The gnostic Secret Book of James, probably written sometime around 200 AD in Egypt, takes the form of a letter from St. James with secret advice from Jesus intended only for the fortunate select. In it, James addresses topics ranging from the importance of being filled with God's spirit to the nature of prophecy. He also includes some parables that do not appear in the New Testament.
Though James claims that he had to write the letter "in Hebrew letters" to make sure it didn't fall into the wrong hands, our version of the text, from the Nag Hammadi collection, is a Coptic translation of a Greek original that appears to have been lost to history.
In typical gnostic form, the text can read like a riddle. James quotes Jesus: "This is why I told you, 'Be filled,' so that you will not lack. Those who lack will not be saved. To be filled is good and to lack is bad." So far, so good. But, "since it is also good for you to lack and bad for you to be filled, if you're filled you also lack...." That's the riddle. The answer — only slightly less baffling than the question — is that people should "be filled with spirit but lack in reason, because reason belongs to the soul."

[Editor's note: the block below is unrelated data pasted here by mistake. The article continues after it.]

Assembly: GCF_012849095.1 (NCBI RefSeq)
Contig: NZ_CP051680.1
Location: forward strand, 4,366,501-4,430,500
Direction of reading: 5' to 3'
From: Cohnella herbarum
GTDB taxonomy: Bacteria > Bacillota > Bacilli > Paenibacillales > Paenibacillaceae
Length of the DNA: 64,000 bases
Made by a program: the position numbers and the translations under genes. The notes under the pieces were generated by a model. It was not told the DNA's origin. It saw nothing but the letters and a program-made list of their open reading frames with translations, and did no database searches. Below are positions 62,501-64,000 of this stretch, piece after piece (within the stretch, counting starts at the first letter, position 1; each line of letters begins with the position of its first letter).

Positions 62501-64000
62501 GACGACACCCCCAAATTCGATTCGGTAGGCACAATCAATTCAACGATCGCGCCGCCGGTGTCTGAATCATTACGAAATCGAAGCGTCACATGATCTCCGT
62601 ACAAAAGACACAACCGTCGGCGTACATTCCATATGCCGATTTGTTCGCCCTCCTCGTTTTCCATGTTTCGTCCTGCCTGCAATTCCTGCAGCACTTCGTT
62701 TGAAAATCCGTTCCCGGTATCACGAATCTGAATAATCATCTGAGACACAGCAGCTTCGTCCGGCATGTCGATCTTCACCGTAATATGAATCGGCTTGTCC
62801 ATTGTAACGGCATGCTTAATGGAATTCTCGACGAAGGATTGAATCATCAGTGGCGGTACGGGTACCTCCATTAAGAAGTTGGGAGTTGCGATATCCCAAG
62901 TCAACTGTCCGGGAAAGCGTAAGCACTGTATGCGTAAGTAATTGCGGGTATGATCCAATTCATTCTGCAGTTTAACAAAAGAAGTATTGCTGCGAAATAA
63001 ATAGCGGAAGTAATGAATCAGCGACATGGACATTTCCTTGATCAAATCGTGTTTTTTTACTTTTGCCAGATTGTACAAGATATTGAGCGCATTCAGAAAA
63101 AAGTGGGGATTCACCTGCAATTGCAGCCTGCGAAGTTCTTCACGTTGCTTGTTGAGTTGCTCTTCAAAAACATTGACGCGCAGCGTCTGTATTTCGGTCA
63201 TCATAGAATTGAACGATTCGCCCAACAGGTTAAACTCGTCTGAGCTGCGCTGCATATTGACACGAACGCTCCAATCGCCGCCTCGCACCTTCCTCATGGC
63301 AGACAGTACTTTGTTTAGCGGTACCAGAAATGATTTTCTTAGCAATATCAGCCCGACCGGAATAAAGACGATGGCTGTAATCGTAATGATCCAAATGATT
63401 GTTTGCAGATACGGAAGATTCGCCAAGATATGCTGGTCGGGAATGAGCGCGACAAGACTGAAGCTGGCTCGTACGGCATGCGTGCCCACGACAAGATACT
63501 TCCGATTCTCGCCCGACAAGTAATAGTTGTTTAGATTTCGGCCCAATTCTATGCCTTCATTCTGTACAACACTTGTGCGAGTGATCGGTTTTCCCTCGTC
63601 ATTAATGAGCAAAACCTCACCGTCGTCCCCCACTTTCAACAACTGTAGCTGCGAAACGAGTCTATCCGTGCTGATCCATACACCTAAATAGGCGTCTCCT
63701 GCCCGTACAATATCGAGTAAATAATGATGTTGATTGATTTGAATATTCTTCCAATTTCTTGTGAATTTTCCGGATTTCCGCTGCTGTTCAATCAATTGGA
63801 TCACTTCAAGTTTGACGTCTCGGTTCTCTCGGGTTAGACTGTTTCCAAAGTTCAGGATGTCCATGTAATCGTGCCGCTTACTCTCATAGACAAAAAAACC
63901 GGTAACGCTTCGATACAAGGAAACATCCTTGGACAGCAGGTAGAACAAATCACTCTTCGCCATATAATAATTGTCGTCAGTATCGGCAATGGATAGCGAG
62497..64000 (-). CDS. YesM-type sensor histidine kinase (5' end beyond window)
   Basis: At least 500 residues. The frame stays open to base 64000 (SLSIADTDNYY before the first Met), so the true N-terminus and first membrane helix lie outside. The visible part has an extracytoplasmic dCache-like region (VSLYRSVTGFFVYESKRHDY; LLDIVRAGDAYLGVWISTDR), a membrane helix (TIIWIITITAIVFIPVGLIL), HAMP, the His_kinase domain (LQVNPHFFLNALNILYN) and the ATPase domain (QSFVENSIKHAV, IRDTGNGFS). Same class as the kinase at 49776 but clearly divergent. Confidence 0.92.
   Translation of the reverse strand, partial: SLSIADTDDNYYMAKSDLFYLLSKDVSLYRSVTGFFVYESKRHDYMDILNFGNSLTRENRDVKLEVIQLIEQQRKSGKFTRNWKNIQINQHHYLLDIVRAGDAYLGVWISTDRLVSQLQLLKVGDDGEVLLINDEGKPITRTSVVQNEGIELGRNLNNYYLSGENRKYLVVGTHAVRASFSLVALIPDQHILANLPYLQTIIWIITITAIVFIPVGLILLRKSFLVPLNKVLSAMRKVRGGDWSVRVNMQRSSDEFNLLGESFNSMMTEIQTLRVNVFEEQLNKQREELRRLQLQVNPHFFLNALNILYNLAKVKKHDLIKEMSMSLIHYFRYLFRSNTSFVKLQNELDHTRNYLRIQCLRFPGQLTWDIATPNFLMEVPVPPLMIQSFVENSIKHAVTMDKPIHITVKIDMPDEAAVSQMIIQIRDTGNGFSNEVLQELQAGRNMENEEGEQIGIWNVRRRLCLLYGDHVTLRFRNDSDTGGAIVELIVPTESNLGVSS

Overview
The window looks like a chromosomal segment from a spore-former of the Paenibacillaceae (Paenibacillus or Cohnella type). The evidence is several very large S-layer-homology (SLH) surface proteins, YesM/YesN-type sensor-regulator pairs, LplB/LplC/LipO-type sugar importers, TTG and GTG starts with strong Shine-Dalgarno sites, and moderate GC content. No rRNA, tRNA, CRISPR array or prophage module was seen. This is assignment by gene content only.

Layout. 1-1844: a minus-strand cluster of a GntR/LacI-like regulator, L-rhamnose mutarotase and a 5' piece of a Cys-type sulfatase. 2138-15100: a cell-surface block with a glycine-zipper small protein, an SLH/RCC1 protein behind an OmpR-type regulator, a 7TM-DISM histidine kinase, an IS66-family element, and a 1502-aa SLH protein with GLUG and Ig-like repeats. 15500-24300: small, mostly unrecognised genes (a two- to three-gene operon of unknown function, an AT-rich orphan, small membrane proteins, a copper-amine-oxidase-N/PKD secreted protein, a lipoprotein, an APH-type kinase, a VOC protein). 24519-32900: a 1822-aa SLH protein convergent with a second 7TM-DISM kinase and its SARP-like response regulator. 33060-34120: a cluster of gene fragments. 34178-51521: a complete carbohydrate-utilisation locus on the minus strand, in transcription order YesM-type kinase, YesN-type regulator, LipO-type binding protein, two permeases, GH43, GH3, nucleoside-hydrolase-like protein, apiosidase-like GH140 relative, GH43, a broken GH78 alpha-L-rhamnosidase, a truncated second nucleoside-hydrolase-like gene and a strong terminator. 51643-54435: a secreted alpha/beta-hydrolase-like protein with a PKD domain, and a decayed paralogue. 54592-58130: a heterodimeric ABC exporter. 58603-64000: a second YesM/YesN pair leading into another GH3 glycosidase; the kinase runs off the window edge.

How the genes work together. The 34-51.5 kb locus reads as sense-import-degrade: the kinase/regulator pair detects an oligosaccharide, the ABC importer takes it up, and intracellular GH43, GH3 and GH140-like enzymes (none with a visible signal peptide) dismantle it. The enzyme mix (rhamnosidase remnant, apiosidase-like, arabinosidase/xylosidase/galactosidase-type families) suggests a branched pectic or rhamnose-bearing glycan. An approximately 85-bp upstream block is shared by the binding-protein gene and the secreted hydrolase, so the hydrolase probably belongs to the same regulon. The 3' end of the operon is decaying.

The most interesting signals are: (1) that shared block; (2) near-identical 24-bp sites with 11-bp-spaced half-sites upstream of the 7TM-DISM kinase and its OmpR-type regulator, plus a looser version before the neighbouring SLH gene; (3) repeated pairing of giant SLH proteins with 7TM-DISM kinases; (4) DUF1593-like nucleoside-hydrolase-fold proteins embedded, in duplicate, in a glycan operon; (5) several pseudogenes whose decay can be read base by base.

The notions of "filled," "lacking," "spirit" and "soul" are part of an intricate theological and philosophical system (which is why some English versions don't even translate them) that contrasts fullness with lack and spirit with soul.
Alongside the complex theology, James relates new parables in Jesus's name. For instance, heaven's kingdom is like a palm whose dates have dropped to the ground. Though it's difficult now to decipher the ancient text, the point seems to be that the palm produced buds which dried up after they grew and produced their own fruit. Then that fruit did the same. And so on. So, too, Jesus's kingdom comes to those who can produce new plants.
According to the letter, this new parable complements "the Shepherds" (probably John 10:6-9), "the Seed" (Mark 4:26-29), "the Building" (Matthew 7:24-27), "the Lamps of the Young Women" (Matthew 25:1-13), "the Wage of the Workers" (Matthew 20:1-16), and so on.
As early as the 2nd century, St. Irenaeus [of Lyons] was insisting2 that there had to be only four gospels because "there are four zones in the world" and "four principal winds." He condemned3 those who thought there were more than four as people who wanted it to seem as though they had discovered more truth than there really is.
This sounds a lot like the people who preserved the Secret Book of James. Yet while Irenaeus and others were dismissing their endeavors, they themselves were lamenting the narrow-sightedness of the emerging power structure, represented by Peter in the text here.
With the Secret Book of James, we have more insight into the debate that was raging only a few decades after Jesus died, and into the thinking of serious early Christians whose detailed work was almost lost completely.